The photo (pictured above) from 2020 shows Gov. Andy Beshear posing with the Kentucky chapter of the Sisters of Perpetual Indulgence. The homosexual group, which mocks the Catholic faith and even Christ’s death on the cross, has made headlines after the LA Dodgers disinvited the group to a “Pride Night” event at Dodgers Stadium.
The group’s mockery of Christianity is blatant and perverse. It includes mocking and sexualizing Christ’s beating and His execution on the cross, which Sisters does every year on Easter weekend. The group and its sickening behavior were largely unknown until outraged Catholics learned about the "Hero" award and convinced the Dodgers to disinvite Sisters. That decision was reversed with a groveling apology after the baseball team was accused of “homophobia” and “bigotry" by homosexual activists and the media.
Beshear defended posing with group
Beshear, who is seeking a second term in November, is facing Republican Attorney General David Cameron on the ballot. Beshear was attorney general in 2019 when he squeaked out a win with a 49%-48% win over then-Governor Matt Bevin.
A year later, in the 2020 photo at a “gay rights” rally, Beshear posed with members of the Derby City Sisters of Perpetual Indulgence, a chapter of the San Francisco-based group that jokingly calls itself an “Order of queer and trans nuns.”
Despite such behavior, Beshear told a news outlet three years ago he would “absolutely take that picture again” because his faith requires him to treat others with respect.
Gov. Beshear attends Beargrass Christian Church, a Disciples of Christ church. It describes itself as an “open-minded” congregation, a tell-tale sign of liberal orthodoxy.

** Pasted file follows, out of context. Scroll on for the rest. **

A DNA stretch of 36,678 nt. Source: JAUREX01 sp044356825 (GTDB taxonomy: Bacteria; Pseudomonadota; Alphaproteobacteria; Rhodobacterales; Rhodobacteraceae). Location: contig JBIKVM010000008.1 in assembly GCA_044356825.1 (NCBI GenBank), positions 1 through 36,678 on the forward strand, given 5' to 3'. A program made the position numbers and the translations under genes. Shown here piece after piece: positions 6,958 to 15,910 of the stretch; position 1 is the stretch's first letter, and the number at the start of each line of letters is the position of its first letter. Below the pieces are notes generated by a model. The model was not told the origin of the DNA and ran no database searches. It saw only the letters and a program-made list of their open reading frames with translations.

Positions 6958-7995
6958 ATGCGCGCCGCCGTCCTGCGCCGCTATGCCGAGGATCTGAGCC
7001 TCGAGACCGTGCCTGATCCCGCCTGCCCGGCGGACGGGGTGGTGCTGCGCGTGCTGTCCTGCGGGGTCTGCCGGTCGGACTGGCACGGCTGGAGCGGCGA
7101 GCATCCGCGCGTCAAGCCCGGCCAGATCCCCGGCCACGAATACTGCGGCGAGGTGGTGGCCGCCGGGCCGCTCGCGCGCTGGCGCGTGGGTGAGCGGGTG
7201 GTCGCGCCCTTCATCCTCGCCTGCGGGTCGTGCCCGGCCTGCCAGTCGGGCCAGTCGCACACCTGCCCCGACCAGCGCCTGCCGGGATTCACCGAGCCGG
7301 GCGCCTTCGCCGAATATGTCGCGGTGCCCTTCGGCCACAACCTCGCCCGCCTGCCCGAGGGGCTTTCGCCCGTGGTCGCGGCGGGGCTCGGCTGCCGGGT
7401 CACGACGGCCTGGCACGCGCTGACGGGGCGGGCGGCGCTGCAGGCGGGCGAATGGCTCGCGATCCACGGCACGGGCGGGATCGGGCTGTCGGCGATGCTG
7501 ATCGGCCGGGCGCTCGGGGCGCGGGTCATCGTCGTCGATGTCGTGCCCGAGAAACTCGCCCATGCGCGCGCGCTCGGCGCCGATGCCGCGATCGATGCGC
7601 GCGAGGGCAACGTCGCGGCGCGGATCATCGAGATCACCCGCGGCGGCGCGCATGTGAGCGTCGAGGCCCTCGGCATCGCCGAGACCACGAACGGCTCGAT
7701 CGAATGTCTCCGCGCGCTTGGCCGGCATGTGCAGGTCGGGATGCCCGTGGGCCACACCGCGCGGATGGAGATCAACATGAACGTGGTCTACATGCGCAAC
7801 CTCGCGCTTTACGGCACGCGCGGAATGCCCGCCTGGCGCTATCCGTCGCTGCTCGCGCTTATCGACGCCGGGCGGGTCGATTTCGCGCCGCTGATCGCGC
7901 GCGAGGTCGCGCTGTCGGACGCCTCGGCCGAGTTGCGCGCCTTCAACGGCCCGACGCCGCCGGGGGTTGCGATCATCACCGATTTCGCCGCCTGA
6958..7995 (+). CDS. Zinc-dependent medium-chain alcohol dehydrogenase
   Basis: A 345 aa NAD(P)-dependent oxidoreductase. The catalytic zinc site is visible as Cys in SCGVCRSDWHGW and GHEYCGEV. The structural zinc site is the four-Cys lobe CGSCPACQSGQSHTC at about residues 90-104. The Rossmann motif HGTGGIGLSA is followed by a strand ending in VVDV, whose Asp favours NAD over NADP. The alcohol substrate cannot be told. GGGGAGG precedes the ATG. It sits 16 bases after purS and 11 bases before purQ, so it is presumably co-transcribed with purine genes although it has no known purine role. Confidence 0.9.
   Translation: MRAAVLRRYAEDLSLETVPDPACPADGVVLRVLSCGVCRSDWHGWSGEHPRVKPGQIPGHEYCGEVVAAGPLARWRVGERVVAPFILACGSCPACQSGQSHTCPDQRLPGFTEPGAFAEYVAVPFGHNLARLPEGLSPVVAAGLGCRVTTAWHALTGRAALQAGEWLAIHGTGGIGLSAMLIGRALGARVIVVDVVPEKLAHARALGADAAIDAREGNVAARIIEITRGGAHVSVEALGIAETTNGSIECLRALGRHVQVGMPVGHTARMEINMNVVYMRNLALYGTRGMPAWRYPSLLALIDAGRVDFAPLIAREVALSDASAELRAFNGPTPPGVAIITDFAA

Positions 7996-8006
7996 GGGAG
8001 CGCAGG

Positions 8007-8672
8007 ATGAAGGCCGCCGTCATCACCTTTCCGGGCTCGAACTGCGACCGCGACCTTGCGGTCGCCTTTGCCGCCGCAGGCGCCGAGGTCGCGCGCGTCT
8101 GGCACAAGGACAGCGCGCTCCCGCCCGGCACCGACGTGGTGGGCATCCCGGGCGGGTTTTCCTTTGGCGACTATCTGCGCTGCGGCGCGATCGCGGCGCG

Cameron calls Sisters 'hate group'
David Walls, who leads Family Foundation of Kentucky, tells AFA the Democrat governor has not changed his moral stance since that photo was taken.
“Unfortunately the reality is,” Wall laments, “that our governor's policy positions really just reinforce his willingness to toe the line of the LGBT moral revolutionary movement.”
During the most recent legislative session, in fact, Gov. Beshear vetoed a bill that protects children from life-altering gender mutilation surgery. The state legislature overrode his veto, however.
According to Walls, it will be “very interesting” to watch if Gov. Beshear tries to distance himself from Sisters in light of its Dodgers controversy considering his defense three years ago - and a state election in five months.
In a radio interview last week, Cameron (pictured above) called Sisters of Perpetual Indulgence a "hate group" and slammed Gov. Beshear for defending its behavior.
"Know that come November, Andy Beshear can stand with those folks if he wants to but he won't be doing it as the governor of Kentucky, that's for sure," the Republican predicted.